UN Day Against Homophobia


Sunday 17th May was UN Day Against Homophobia:

To mark the occasion, see our previous blog post from February in which we highlighted the history of the LGBT movement in the TUC Library Collections:


Biographer of sociologist Norbert Elias consults the WEA archive


Dr Adrian Jitschin (above), researcher from Fern Universitat, Hagen, Germany, visited the library this week to conduct researcher for a biography of sociologist Norbert Elias (1897-1990).

Elias fled Nazi Germany and lived in England for a period, during which he was employed as a tutor for the Workers’ Educational Association. The WEA archive is held at the TUC Library and the annual reports revealed where Elias has been teaching and what course subjects he delivered.

You can search the catalogue of the WEA archive here:’%20Educational%20Association%20Archive.pdf


14th May 1980: TUC Day of Action against government’s economic policy


Back to the 30s? TUC poster from the Campaign for Economic and Social Advance, 1980

Following the election of a Conservative government in 1979 the TUC launched the Campaign for Economic and Social Advance, to lay out its alternative economic and industrial strategy.

On 9th March 1980 the TUC organised a demonstration from Hyde Park to Trafalgar Square and a Day of Action took place on 14th May. The campaign included the slogan “Forward in the 80s, not back to the 30s…”

Bill Sirs, secretary of the Iron and Steel Trades Confederation, speaks at the rally at Trafalgar Square. The rally coincided with the 1980 steel strike. Seated to his left is Len Murray, General Secretary of the TUC.

In April 1980 the TUC also organised a rally in defence of education and the arts, entitled “Bread and Roses”. The event took place at the Theatre Royal, Drury Lane, and included speeches, comedy and music. The title is a reference to the Lawrence textile strike of 1912 and the political slogan “We fight for bread, and roses too”.

Poster from the TUC Bread and Roses rally in defense of education and the arts, 1980


Daughter of wartime poster artist visits library to view our poster collections


Naomi Games (right) viewing the poster collections with volunteer Jenni Rockliff.

Naomi Games, daughter of graphic designer Abram Games, visited the library today to look at our WWII posters and our collection of illustrations by artist Dorrit Dekk. Abram Games was a prominent graphic designer and was Official War Artist during the Second World War, designing hundreds of iconic wartime posters. He also designed work for London Transport and many other clients, including producing the logo for the 1951 Festival of Britain.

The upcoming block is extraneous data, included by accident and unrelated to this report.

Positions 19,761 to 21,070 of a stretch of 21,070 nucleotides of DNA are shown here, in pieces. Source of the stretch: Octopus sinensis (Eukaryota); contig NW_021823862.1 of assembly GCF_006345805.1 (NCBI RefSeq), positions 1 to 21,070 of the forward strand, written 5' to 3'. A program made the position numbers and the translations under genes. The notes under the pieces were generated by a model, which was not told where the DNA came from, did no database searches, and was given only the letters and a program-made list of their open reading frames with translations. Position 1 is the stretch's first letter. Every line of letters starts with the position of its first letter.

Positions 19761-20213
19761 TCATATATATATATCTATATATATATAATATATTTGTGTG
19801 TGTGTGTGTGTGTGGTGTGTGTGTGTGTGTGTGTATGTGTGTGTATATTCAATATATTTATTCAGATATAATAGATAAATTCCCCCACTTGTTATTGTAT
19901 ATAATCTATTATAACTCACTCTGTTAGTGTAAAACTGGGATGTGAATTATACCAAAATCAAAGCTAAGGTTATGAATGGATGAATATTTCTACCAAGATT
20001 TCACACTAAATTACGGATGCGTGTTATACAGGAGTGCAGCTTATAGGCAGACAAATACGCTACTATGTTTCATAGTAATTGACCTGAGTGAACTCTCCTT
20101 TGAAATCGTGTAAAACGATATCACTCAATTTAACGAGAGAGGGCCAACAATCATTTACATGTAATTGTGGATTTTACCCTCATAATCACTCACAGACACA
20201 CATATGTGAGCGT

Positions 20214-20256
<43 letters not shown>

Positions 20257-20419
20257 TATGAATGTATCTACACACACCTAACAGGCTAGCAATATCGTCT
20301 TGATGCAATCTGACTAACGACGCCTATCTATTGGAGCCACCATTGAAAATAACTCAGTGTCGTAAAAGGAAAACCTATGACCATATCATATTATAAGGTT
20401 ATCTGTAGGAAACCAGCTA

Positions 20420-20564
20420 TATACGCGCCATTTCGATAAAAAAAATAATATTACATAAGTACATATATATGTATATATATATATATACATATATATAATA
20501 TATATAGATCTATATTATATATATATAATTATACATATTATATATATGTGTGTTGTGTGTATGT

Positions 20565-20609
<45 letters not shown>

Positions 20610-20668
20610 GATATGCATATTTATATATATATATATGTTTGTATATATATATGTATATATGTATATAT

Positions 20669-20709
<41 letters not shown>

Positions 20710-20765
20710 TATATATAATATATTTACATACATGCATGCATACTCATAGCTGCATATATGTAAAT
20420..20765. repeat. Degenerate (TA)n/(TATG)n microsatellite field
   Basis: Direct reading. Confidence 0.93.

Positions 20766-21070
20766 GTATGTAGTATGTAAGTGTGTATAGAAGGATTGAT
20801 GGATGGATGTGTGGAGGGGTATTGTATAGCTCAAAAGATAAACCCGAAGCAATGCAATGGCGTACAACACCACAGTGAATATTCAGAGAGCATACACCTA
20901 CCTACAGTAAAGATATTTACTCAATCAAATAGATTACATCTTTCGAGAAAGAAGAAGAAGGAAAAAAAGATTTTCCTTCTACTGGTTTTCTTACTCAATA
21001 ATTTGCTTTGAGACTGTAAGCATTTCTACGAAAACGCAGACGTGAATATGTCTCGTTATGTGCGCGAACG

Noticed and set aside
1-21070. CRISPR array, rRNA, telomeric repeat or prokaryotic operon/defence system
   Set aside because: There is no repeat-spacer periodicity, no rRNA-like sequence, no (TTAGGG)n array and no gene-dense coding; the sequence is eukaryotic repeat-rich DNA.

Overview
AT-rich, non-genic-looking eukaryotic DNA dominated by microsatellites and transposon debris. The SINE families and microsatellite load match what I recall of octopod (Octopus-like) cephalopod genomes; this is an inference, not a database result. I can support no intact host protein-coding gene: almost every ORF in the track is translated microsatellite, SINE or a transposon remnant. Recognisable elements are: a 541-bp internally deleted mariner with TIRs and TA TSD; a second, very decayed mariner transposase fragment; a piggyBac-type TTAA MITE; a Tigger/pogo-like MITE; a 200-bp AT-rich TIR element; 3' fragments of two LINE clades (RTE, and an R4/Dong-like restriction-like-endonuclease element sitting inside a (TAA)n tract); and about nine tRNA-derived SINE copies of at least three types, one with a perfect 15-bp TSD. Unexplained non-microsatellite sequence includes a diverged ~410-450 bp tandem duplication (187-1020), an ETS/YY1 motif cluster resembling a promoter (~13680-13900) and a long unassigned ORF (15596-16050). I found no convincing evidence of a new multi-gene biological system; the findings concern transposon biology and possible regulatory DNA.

Naomi wrote the Guardian obituary for Dorrit Dekk, a close friend of Abram, who died in December 2014. Dekk was a well respected graphic designer, artist and illustrator. Some examples of Dekk’s work are included within the archive of the Workers’ Educational Association deposited at the TUC Library. Dekk had been commissioned by the WEA in the 1950s to produce artwork for the cover of their monthly magazine, The Highway.

To find out more about the collections, contact us at or phone 020 7133 3726.


Happy May Day – International Workers’ Day!


The 1st of May is International Workers’ Day, celebrating the labour movement and the contribution of working people.

The TUC Library contains a rich collection of material documenting the history of May Day. A selection of items can be seen below:

The “Co-operative Commonwealth” by Walter Crane (1845-1915), reproduced for May Day in 1926.

Programme for the 1945 May Day demonstration organised by the Manchester and Salford Council of Labour, representing the Local Trades Council, Labour Party and Cooperative Party.

May Day poster produced during the Wapping Dispute with News International, 1986.

You can see more examples of our May Day material on our Pinterest board: